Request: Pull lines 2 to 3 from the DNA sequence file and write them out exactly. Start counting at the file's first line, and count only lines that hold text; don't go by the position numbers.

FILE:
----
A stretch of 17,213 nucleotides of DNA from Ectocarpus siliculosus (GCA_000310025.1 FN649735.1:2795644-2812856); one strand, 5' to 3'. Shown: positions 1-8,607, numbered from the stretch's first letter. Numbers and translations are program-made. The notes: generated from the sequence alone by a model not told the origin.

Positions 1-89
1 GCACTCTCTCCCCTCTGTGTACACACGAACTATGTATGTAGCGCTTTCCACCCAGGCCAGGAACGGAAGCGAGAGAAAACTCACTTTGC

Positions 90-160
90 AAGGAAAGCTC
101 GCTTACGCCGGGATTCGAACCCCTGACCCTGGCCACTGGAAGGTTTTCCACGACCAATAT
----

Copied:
Positions 1-89
1 GCACTCTCTCCCCTCTGTGTACACACGAACTATGTATGTAGCGCTTTCCACCCAGGCCAGGAACGGAAGCGAGAGAAAACTCACTTTGC